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supporting welfare to work providers

Overcoming barriers

overcoming barriers

People can put up all sorts of barriers for themselves through fear, lack of confidence or simply lack of information. The previous section identifies the most common ones. Individual customers may describe different ones. Unless you tackle the barriers that appear important to the individual customer, it may be more difficult to help the customer move forward.

But some people have very difficult issues to contend with, such as homelessness, alcohol problems or a criminal record.  We deal with these separately in The hardest to help.

Executive and professional 50+ jobseekers may also have particular difficulties. They have often not been made redundant before and are usually unfamiliar with current recruitment methods or the public employment system. They need time for re-orientation and re-motivation. They may also have to face up to the possibility of a career change involving lower status and less well paid jobs.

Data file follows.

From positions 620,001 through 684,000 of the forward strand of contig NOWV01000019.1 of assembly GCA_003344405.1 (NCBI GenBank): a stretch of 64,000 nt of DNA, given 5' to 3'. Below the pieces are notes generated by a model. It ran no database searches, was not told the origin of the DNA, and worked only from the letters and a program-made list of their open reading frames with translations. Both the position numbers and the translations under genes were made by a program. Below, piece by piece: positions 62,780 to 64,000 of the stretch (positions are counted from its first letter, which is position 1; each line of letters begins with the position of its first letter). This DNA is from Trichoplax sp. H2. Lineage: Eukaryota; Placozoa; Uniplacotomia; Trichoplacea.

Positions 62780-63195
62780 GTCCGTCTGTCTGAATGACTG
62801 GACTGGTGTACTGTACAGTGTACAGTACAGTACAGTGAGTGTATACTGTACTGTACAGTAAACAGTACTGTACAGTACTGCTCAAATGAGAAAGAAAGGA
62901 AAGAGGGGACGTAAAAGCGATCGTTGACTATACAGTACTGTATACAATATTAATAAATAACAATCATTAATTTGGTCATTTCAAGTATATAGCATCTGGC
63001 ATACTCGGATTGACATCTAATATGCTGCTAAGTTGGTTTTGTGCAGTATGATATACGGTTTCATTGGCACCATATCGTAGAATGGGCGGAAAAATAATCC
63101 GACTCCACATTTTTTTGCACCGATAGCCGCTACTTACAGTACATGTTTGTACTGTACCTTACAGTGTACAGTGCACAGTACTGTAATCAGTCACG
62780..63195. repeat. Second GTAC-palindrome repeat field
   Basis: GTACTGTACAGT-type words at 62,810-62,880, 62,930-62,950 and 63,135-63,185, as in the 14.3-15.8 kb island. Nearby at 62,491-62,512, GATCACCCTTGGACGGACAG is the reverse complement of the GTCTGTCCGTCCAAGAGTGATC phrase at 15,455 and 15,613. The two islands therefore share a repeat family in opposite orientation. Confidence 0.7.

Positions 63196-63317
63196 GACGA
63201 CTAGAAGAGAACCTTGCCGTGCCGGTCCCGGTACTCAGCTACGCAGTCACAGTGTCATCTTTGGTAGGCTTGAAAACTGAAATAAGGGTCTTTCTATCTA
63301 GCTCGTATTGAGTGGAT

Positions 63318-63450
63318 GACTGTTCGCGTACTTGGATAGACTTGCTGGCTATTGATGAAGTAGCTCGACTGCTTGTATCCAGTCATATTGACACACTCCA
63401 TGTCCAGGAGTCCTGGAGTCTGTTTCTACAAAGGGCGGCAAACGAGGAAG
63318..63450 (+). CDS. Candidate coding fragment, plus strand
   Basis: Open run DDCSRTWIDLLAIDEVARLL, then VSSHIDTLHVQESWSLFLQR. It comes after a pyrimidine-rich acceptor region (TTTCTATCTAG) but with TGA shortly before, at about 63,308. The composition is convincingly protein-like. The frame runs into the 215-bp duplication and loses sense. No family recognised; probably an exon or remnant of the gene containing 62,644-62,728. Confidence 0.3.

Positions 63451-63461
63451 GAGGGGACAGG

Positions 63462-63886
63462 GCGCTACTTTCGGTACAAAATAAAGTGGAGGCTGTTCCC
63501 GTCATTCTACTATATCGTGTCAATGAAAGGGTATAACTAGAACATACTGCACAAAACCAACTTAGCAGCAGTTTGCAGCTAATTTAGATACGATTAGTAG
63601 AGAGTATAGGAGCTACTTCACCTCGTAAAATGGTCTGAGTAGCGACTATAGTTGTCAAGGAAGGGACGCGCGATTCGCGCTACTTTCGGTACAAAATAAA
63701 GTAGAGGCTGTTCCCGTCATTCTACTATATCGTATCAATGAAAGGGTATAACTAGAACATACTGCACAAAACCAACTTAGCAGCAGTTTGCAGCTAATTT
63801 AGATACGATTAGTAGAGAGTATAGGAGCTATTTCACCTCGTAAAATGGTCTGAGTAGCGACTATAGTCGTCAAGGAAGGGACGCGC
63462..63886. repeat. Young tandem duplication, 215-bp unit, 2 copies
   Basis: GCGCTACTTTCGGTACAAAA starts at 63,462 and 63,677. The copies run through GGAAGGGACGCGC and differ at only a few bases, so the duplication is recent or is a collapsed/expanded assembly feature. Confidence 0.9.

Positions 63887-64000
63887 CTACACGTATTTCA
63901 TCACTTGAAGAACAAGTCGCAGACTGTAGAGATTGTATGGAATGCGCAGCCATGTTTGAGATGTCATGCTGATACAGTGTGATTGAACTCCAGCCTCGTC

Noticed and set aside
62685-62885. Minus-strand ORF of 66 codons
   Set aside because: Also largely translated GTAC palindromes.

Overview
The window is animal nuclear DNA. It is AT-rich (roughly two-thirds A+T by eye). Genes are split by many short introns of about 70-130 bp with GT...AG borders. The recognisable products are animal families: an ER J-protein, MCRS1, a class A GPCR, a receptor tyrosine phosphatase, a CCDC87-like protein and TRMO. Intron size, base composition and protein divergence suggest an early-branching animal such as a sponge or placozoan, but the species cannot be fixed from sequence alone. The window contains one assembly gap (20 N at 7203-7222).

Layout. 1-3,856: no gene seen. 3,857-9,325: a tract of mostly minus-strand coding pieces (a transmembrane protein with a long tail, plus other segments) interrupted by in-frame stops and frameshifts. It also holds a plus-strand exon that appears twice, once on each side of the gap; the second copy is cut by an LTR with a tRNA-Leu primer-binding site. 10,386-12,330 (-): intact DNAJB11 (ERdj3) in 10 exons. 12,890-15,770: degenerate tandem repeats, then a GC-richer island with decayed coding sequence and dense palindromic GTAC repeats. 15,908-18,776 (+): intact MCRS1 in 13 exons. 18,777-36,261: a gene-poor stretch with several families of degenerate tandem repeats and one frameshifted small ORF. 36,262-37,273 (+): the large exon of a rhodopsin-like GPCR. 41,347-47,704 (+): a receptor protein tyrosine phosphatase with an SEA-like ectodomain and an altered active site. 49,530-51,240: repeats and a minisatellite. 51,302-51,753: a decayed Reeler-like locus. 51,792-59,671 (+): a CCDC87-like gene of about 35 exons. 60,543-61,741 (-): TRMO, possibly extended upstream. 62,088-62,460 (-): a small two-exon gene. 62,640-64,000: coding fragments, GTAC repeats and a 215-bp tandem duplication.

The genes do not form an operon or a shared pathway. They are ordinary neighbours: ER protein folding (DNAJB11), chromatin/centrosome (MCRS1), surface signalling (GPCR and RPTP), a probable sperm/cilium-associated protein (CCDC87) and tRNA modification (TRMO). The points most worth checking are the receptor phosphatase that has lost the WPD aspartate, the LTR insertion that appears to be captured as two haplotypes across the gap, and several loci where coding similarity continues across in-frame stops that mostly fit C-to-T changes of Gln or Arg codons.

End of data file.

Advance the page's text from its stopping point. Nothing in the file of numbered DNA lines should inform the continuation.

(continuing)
This site is for help and information only. It is not meant as an authoritative guide. It is not meant as an authoritative statement of the law, and future changes in the law and other programmes and initiatives could make it less accurate at times. TAEN, the Department for Work and Pensions and the European Social Fund take no responsibility for your use of the information. You should always take professional advice on any specific legal or financial matter.